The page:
Sheriff: Victims Come First In Human Trafficking Investigations, Arrests

The topic was discussed last weekend on ‘Success Happens’ on WFMD.


Frederick, Md (KM) The topic of human trafficking in Frederick County was discussed last Saturday during “Success Happens” on WFMD. One of the guests was Frederick County Sheriff Chuck Jenkins, who says his agency has been looking into these crimes for quite a while. “From the Sheriff’s Office standpoint, we have been involved in this for probably over a decade,” he said. “I placed an investigator  into the US Attorney’s Human Trafficking Task Force in 2008, 2009, to work statewide cases that were focused here locally.”

At that time, Jenkins says the Sheriff’s Office didn’t have any cases locally. But “that’s not to say that things weren’t going on.” He says investigations which turn the human trafficking cases usually result from drug crimes, prostitution and on line chat rooms which lead authorities to hotels and motels where prostitution is taking place.

The Sheriff says the goal is to investigate and take down these human trafficking operations. He says perpetrators are arrested and prosecuted. “But we do it from the standpoint of what’s the best for the victim,” he says. “Get them out of that situation, out of that environment, protect them, get them resources, protection they need. Prosecution is important, but that’s really secondary.”

Assistant State’s Attorney Lindsay Carpenter, who heads up the Family Violence Unit at the State’s Attorney’s Office, who also appeared on “Success Happens,: echoed the Sheriff’s comments about victims. “You have to remember that they’re being placed in these locations by their pimp,” she says. “So if you’re arresting them from this location, where are they going to live now? You need to have somewhere that you can allow them to live and that’s a safe place,” she says.

She also said when human traffickers go looking for potential victims, they often pick the most vulnerable individuals. As an example, Carpenter says they could children who were in foster care, or who come from a broken family, where they suffered abuse; or they’re adults with drug addictions The perpetrators take advantage of these vulnerabilities and promise “come and live with me. I’m going to be your boyfriend.  I’m gong to take care of you. I’m going provide for you. I will take you and get your hair done; you nails done. We’ll live this great life.’  And this child who has these vulnerabilities falls for it, unfortunately,” she says.

Carpenter says these vulnerable children and adults who get mixed up with human trafficking display certain characteristics. “If you have a juvenile victim, you want to look for ‘are they suddenly wearing expensive clothes? Do they now have their nails done all the time? Do they have a new cell phone that they didn’t have before?’ These are all kind of indicators,” she says.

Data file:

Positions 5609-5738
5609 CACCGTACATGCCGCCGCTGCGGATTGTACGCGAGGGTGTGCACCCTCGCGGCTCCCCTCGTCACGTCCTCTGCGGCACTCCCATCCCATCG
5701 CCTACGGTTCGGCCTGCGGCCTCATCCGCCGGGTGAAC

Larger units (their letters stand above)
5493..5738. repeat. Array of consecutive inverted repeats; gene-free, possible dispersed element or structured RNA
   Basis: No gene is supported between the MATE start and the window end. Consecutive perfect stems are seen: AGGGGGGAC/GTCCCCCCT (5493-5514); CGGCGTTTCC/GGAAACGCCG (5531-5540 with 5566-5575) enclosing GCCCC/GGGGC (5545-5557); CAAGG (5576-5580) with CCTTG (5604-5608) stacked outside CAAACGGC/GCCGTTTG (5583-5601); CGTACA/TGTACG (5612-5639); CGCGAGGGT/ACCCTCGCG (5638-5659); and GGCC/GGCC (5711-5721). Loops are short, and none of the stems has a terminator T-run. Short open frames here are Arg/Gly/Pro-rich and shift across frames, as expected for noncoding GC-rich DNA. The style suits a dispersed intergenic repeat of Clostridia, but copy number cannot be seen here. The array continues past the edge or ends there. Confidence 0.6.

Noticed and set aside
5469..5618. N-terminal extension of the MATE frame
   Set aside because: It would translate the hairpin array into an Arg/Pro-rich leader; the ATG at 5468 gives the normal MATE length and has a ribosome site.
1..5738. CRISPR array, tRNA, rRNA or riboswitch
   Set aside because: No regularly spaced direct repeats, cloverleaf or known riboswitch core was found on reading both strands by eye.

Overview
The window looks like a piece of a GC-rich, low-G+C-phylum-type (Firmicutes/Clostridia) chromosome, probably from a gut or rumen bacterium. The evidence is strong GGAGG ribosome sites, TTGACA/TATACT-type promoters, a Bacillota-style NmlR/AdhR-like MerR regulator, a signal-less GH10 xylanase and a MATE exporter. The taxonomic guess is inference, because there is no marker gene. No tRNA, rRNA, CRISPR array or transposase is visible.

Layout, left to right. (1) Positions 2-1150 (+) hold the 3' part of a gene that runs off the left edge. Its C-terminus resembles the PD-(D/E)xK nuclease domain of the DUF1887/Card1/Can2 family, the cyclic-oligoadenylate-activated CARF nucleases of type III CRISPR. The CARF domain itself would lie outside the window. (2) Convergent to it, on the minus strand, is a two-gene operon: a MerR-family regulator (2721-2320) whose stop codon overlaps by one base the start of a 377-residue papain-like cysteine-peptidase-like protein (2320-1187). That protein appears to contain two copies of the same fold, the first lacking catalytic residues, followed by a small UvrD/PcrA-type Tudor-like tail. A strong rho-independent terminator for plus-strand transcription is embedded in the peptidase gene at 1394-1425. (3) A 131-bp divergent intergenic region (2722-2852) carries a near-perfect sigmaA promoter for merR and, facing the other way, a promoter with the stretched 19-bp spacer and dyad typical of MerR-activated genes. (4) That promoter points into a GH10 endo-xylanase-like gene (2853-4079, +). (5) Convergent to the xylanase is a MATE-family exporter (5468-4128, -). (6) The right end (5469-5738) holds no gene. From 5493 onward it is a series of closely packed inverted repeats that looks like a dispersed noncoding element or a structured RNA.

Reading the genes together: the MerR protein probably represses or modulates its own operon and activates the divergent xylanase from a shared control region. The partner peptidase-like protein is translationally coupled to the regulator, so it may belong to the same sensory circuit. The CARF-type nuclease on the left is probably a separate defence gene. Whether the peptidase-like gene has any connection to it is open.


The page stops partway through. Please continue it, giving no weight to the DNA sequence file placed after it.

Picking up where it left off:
The County Council passed a bill to require hotel and motel employees to be trained on how to recognize if a guest is a victim of human trafficking. Councilmembers were told during the discussion on the legislation  that employees with the Marriott Corporation are already required to undergo this type of training.

While a number of human trafficking cases involved prostitutes providing services to clients in hotel and motel rooms, Sheriff Jenkins says one of the most challenging of these operations to to take down involve those connected with massage parlors and foot spas. He spoke about one particular operation. “We spent hundreds of man-hours trying to get inside and really see what’s going on. And we were fielding complaints and we were getting people coming out and talking to them and getting witness statements,” he says. “But at the end of the day, we couldn’t get enough to prosecute criminally. But we did go in and we shut that business down, and we got those girls out of there, and we seized the assets of the business.”

Sheriff Jenkins says this particular business was trafficking women from Frederick County to New York.

“This is truly a criminal enterprise,” says Jenkins. “Some women that are caught in prostitution and have a pimp. And that pimp owns them in both relationship and a business enterprise for them.”

Unlike a drug operation, Carpenter says perpetrators don’t have to constantly keep merchandise on hand to satisfy their customers. They can sell the same product over and over again. “And so this criminal enterprise, the perpetrators start to realize that, and realize that they can get more money, they don’t have to get new commodities. They can get more money by selling the same victim over and over and over again,” she says.


By Kevin McManus